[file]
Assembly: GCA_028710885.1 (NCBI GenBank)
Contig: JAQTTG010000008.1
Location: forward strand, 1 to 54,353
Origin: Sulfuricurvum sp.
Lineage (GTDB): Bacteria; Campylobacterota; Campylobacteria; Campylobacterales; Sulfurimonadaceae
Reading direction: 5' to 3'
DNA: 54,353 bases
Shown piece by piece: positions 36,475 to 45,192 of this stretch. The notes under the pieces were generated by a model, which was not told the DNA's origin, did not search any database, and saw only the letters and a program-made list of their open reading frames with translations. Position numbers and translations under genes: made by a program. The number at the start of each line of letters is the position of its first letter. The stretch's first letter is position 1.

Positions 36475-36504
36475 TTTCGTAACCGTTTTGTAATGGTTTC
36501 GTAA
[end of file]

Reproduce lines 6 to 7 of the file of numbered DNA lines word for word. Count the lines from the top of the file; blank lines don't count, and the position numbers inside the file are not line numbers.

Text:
Reading direction: 5' to 3'
DNA: 54,353 bases